Hi all,

Last fall, my sunroof made a sickening noise when I went to pop it
open one day. I managed to get it closed, and left it alone until I
had time to work on it, which was last week. One of the angular
lifting arms, which are the fancy mechanical pieces that allow the
sunroof to both slide open AND pop upward, had broken. And when I took
things apart, the other one broke during disassembly! I had heard all
the stories about how this is not a DIY job, and is best left to the
dealer for $1000+ in parts & labor. But, being the tightwad that I am,
I figured I'd try it myself first... and if I screwed it up, I'd have
to let the dealer fix it.

The worst part is getting the sunroof disassembled with it broken.
Normally, the first step in disassembly is to open the roof fully,
then remove the liner and front rails. Well, that is not possible when
the mechanism has broken. (See below for tips on how I did it in my
case.) After getting the trim panel out of the way, I could see the
nuts that were to be removed. I scribed marks around these so I could
re-assemble in the same position later. With the metal roof removed,
the hard part is over, then it's just a matter of carefully following
the factory service manual procedure - which, I must say, is a little
vague in some areas. I also marked exactly where the lift arms attach
to the "transport bridge", the wide section that the sunroof cable
attaches to.

Once the lift arms, drip rail, and bridge are removed, you need to
clean everything up and then re-assemble. The procedure said to lube
moving parts of the lift arms with Gleitpaste (special sunroof lube),
which I did. It also said to lube the rails, and the felt pads on the
lift arms, which seemed weird but I did it anyway. It looked to me
like the felt pads would be fine with no lube, but oh well.
Installation was relatively straightforward. I had the pliers to pull
the metal roof forward, but I really don't think they're necessary.
The small plastic gauges are needed, and come in handy, but it took
some head-scratching to figure out where they attach. I forgot to take
a photo of them in place - wooops. When putting things back together,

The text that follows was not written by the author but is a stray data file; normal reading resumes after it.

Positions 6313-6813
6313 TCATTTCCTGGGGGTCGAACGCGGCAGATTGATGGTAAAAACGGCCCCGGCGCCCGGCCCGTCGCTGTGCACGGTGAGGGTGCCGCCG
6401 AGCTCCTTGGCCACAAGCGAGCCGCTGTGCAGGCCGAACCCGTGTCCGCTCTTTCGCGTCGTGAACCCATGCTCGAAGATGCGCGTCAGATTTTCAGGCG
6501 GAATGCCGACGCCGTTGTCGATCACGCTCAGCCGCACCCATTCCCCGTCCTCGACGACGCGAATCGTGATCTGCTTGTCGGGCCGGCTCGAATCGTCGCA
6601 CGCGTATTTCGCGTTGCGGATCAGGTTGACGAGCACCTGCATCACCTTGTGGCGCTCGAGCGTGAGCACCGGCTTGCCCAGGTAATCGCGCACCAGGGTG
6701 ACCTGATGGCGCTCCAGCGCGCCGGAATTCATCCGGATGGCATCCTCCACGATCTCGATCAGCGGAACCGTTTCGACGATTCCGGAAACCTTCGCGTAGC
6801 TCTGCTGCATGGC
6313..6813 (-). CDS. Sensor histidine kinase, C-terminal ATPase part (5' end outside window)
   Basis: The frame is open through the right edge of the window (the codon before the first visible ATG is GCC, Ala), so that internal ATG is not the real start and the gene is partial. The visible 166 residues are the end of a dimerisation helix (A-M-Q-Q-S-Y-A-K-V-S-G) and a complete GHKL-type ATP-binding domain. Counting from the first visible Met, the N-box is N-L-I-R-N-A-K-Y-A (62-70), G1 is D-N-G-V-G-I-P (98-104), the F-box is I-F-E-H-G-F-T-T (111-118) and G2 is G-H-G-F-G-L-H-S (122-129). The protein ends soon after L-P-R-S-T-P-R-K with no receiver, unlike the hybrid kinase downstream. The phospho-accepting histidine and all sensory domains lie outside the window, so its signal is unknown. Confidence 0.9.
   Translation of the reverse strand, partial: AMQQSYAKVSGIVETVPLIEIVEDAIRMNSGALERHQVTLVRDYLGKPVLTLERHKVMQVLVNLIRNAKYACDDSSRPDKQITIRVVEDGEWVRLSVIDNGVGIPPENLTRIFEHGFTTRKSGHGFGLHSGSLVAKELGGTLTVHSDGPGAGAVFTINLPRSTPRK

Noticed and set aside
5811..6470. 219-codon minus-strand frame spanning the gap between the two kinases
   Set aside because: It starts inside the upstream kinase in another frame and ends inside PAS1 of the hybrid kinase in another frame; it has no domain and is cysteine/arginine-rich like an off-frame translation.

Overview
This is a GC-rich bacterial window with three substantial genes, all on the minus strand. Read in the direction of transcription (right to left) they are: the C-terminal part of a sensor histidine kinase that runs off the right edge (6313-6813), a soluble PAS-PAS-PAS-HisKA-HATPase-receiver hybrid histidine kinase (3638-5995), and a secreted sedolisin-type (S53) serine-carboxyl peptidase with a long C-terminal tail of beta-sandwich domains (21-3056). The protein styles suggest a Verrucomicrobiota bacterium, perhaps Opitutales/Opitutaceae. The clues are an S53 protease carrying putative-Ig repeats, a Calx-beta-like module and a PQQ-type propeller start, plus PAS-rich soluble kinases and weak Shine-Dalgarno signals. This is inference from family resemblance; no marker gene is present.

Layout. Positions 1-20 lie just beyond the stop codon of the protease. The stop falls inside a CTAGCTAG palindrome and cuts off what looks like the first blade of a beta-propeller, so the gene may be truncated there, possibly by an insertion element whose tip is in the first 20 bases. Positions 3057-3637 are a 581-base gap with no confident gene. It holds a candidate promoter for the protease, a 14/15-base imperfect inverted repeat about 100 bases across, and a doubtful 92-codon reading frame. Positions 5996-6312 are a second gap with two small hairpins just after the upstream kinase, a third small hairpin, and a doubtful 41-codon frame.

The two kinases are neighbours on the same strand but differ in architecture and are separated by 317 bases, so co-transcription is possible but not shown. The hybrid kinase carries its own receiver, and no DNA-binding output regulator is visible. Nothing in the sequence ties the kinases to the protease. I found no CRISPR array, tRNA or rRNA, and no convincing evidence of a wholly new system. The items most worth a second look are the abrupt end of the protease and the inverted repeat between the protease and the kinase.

I used the marks I had made when taking things apart, and it turned
out quite well - I didn't feel the need to do further alignment, it
looks fine. And it works perfectly! I was a pretty happy camper by
this point. :)

If you are just taking the roof apart to clean it, the only nuts that
need to be removed are the 2 on each side with the wide washers that
attach the metal roof to the bracket on the lift arms. There's no
adjustment here, no need to mark them, AFAICT. It's the two small
screws on the side that attach the bracket to the lift arms that allow
vertical adjustment for the rear of the roof - leave those alone
unless you're replacing broken arms. The other important ones are the
6 screws that attach the arms to the transport bridge. Mark the
position of the arms on the bridge - I just scribed a line along the
edge. This is less critical, IMO. Don't mess with the nuts on the
front of the metal roof panel.

The EPC indicates that the old lift arms have been superceded by new
improved lift arms for early VIN numbers only - the break is the
mid-1987 model year, and of course I had the early style. In my case,
I needed both sides (at $100+ each), plus a new drip rail, new metal
guide rails, and - allegedly - a new cable. However, you don't mess
with the cable at all. The cable design was also changed, and the EPC
says the old part "must no longer be installed". I'm guessing that MB
figures if you're doing major sunroof work, this would be a good time
to upgrade the cable too. However, it's not *required*. I already had
the new cable, and figured I might as well go for it. It takes quite a
bit of force to remove once it's run out of the motor, and kind of
"jerks" out in sections - it seems to hang up periodically. Installing